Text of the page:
Wednesday, December 17, 2008

Marriage and Baptismal Records Translated

I found these documents on microfilm that I had ordered at my nearby Family History Center. I made photo-copies from the micro-film of the records that pertained to names that looked like my family names and I sent them to Carsten. It is very hard to find someone who can read the Old Style Fraktur writing and print. It was indeed a blessing when Carsten was able to be familiar with the Fraktur and translated for me from the German to English.

He has provided copies of the documents that I sent to him. Since they were so large he needed to show them in sections. But, on this webpage that he made for me, one can navigate around the site.

There is a wealth of genealogy information in these church documents. I will share more about them in another post.

Tuesday, November 18, 2008

Where Do I Begin

Where do I begin to share the story of my journey in discovering my German heritage?

I have been researching my mother's side of the family history for several years. It has been a fun, and exciting journey of research and travel for me.

My problem is deciding how to organize it and share it in this blog.

It is my goal to document here my HAAS and GRIMM Family research with original documents and family photos. My friend Carsten Schermuly, who lives in Germany, and who can read the old style German Fraktur script, is translating documents for me that I have found on microfilm at my nearby Family History Center. My photos have been given to me by my mother. There are some photos that I will share that have been given to me by extended family members, too.

My journey with my German research began with stories from my Grandfather Julius George Haas whose father and mother both came from Baden, Germany. Johann Ludwig Haas immigrated from Neckarelz, Baden, Germany in 1882, and Mary Magdalena Bauer immigrated from Rosenberg, Baden, Germany about the same time as Great Grandfather Johann Ludwig Haas. The story goes that they were first cousins who met and married after both immigrated to America. My Great Grandfather came first and he is first documented in Harrison Co., Indiana where his Uncle Ferdinand Haas was living.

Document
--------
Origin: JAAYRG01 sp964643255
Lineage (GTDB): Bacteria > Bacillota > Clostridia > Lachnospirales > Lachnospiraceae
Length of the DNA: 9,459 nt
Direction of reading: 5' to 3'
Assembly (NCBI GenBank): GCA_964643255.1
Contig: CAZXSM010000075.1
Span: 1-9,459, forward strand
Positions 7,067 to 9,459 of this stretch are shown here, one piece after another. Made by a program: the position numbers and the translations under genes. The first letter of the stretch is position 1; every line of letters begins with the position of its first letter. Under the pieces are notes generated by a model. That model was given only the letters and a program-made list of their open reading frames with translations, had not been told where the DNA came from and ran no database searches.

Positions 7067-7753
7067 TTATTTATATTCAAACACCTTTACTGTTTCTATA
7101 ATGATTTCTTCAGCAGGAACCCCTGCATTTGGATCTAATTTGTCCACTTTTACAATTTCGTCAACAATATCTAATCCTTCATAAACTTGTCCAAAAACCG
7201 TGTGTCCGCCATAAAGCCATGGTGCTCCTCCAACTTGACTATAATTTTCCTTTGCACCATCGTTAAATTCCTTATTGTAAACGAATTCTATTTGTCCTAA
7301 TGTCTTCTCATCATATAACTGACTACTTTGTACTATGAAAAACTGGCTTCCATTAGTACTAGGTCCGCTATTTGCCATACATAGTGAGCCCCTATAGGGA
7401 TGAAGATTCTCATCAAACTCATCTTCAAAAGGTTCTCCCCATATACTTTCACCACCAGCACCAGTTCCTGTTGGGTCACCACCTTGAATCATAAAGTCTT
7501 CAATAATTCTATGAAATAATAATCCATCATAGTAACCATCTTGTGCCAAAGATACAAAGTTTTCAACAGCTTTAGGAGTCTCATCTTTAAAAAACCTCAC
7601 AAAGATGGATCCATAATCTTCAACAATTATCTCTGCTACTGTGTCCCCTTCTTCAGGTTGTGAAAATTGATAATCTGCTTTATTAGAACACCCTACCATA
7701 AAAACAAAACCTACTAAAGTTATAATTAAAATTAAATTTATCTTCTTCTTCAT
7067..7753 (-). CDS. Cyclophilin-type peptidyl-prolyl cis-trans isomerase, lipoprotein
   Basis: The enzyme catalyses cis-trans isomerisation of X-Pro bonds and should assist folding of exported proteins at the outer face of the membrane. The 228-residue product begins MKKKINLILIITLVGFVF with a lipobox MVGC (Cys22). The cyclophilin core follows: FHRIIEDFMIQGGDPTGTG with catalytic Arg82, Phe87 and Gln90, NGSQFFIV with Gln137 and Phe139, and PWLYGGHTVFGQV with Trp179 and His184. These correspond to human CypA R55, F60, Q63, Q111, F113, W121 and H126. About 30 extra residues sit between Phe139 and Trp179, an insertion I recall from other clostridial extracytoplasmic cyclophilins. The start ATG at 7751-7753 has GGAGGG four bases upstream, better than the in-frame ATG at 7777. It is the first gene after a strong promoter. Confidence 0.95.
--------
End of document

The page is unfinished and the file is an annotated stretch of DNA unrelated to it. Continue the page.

Mary Magdalena Bauer, whose father was Ferdinand Haas, immigrated to America to live with her father. She had her mother's maiden name as her father probably had not married her mother before she was born. I have not found a marriage document and children who were born out of wedlock were give the name their mother's maiden name.

This was the information that my Grandfather Julius Haas was able to remember to pass on to me. He did tell me that his Grandfather's name was Jakob. But, I was not able to know anything about that name until further research and a trip back to the Old Country to the village of their origination where there were baptismal and marriage records with family names on them. It is these records that confirm my German heritage.

I was able to find the village from a copy of the Naturalization document and a Citizenship Paper that my mother's cousin, Randle Lee Haas, sent to me. Randle Lee's father had given these documents to him.

The story will continue later...........

Wednesday, November 5, 2008